7. Proper disposal of waste generated from a decontamination procedure.

      8. Decontamination procedures shall be monitored by the Area Office to determine their effectiveness. Where determined to be necessary in the decontamination plan, decontaminated articles, clothing or vehicles will be tested to ensure the contaminants have been removed.

  8. Investigation Review

    All incident investigations will be conducted in accordance with Chapter 2 of the OSHA SHMS Directive.

  9. Recordkeeping
    1. Cases of contamination resulting in injuries or illnesses must be recorded on the OSHA 300 per the recordkeeping guidelines.

    2. All contaminations defined as incidents must be investigated and documented on an Incident Investigation and Hazard Reporting worksheet. (Chapter 2, Appendix B)

  1. General

    In any situation, personnel should not needlessly place themselves in a situation where they may have exposure, or their equipment/clothing become contaminated. Avoidance of exposure to persons, clothing or equipment is critical for all compliance personnel, regardless of their designation under the exposure control plan. PPE should not be used as a substitute for the avoidance of exposure to blood or OPIM.

    In emergencies (providing first aid or Good Samaritan acts), or other situations where contact cannot be avoided, appropriate work practice controls, PPE, and other equipment must be used to prevent exposure.

    In cases where contact does occur, preventing the spread of contamination beyond areas of initial contact is of utmost importance and appropriate steps need to be taken to prevent this spread.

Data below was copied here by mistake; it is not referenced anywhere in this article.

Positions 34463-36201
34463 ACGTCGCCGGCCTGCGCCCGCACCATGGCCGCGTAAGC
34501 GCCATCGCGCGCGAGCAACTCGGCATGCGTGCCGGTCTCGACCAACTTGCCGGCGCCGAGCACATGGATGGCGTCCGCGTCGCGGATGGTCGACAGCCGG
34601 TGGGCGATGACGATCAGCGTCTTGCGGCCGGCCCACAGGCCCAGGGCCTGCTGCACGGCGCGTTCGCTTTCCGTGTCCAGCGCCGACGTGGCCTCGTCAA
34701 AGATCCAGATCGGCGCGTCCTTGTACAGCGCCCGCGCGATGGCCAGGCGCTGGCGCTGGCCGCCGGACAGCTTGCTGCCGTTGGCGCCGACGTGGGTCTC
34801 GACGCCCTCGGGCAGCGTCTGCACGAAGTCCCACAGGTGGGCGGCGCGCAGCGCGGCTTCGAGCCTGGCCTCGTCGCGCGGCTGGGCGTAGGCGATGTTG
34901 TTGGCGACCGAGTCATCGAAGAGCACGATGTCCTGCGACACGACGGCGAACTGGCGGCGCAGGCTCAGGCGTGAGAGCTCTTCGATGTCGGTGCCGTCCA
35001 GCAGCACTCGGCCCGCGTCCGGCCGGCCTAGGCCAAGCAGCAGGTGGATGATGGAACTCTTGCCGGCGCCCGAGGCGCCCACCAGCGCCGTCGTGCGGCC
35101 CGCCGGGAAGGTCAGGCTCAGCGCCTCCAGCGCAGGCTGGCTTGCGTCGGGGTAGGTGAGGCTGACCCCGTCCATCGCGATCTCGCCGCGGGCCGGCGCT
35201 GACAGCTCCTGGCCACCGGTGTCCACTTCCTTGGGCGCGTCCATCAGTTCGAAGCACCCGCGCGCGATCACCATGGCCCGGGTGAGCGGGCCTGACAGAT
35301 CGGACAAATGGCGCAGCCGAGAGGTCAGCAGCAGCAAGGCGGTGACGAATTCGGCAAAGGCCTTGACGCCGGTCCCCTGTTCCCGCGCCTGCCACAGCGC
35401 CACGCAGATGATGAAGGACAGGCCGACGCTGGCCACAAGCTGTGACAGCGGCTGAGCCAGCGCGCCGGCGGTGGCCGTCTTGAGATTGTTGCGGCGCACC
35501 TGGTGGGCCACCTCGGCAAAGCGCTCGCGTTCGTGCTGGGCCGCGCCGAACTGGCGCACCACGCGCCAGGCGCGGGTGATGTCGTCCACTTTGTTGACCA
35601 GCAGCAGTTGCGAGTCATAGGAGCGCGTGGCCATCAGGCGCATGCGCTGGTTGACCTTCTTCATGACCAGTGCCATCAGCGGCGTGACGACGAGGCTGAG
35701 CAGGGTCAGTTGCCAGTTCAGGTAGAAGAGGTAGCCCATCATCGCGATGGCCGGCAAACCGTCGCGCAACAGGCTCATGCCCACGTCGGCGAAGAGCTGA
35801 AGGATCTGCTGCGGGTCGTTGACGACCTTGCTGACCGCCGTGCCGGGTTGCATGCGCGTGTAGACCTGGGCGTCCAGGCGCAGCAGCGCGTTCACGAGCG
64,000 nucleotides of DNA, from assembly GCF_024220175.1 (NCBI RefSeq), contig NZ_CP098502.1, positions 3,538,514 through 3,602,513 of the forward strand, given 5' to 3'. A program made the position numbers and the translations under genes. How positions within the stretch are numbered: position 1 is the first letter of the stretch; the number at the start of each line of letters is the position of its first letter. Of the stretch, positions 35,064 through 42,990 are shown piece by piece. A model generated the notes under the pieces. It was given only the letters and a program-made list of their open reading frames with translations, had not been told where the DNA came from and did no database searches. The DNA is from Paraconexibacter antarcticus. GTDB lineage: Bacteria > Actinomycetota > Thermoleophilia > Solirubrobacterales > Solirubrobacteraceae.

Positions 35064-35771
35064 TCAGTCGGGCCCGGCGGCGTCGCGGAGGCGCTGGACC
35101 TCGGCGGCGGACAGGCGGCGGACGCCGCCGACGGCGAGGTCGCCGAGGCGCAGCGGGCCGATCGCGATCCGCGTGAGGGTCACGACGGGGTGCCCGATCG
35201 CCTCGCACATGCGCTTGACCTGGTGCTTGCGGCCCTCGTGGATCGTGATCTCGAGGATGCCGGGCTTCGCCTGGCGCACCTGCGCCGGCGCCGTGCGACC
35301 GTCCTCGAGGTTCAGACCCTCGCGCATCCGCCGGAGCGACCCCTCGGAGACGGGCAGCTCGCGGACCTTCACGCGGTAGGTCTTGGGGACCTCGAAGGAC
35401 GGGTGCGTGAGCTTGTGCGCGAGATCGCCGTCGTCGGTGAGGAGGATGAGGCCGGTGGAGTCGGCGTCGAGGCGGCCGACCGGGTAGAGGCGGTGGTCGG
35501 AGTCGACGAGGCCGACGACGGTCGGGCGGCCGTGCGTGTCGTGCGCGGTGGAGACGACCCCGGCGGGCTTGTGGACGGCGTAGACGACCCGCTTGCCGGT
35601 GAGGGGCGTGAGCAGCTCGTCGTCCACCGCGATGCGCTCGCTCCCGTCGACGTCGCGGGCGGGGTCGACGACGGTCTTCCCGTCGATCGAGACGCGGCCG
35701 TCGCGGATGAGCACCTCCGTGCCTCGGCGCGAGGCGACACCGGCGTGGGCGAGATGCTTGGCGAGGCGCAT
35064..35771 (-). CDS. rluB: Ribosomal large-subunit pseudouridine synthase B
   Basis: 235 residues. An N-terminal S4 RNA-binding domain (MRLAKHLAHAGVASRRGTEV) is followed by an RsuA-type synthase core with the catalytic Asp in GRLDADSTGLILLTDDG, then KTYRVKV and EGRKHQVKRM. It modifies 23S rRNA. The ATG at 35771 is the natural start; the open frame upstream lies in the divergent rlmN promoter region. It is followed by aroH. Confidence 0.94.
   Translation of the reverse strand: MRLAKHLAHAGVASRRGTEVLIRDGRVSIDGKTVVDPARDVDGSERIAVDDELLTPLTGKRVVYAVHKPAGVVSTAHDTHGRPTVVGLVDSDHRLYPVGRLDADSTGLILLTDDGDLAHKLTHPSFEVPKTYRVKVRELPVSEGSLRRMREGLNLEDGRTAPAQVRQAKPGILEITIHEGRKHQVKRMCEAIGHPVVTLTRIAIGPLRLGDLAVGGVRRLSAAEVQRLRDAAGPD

Any known or suspected contact or contamination of persons, clothing, equipment or work areas with blood or another potentially infectious body material (OPIM) must be addressed through decontamination and appropriate follow-up procedures.

  2. Procedures
    1. Decontamination of body surfaces

      1. When their hands or any other skin surface may have come in contact with blood or OPIM, employees shall immediately wash with soap and water.

      2. Antiseptic hand cleansers and towels, or antiseptic towelettes may be used to wash with if access to soap or water is not immediately available. Employees must, however, immediately wash skin surfaces with soap and water as soon as it is available.

      3. Employees must immediately flush their eyes or other mucous membrane surfaces with water when they have come in contact with blood or OPIM.

      4. Employees shall wash their hands (or other appropriate skin surfaces) after removing or handling gloves, PPE or other coverings which were used to protect against contact with blood or OPIM.

      5. If skin contact is suspected, the employee must examine the affected area to determine if an exposure incident may have occurred.

      6. In accordance with the Office Exposure Control Plan, report all exposures and exposure incidents to the responsible OSHA manager as soon as possible and enact appropriate follow-up steps as called for in the Office Exposure Control Plan.

    2. Equipment and Clothing

      1. All PPE and clothing which has had blood/OPIM contact will be removed immediately or as soon as feasible. All PPE will be removed prior to leaving the work area. All disposable PPE will be sealed within a red disposable bag and discarded on-site if possible, or removed for disposition elsewhere by the responsible OSHA manager or the office designee. If the PPE can not be disposed of on-site, the employee will double bag it.

      2. Where clothing has been penetrated through by blood/OPIM, the underlying skin should be considered to have had exposure, and be treated appropriately as described above in 2 (a).

      3. Disposable protective equipment, including gloves, will never be washed or decontaminated for reuse.

      4. Gloves or other PPE shall be worn to prevent exposure when handling or disinfecting contaminated equipment, PPE or clothing.

      5. Employees shall wash their hands, (or other skin surfaces) after removing or handling PPE, or other coverings which were used to protect against contact with blood or OPIM.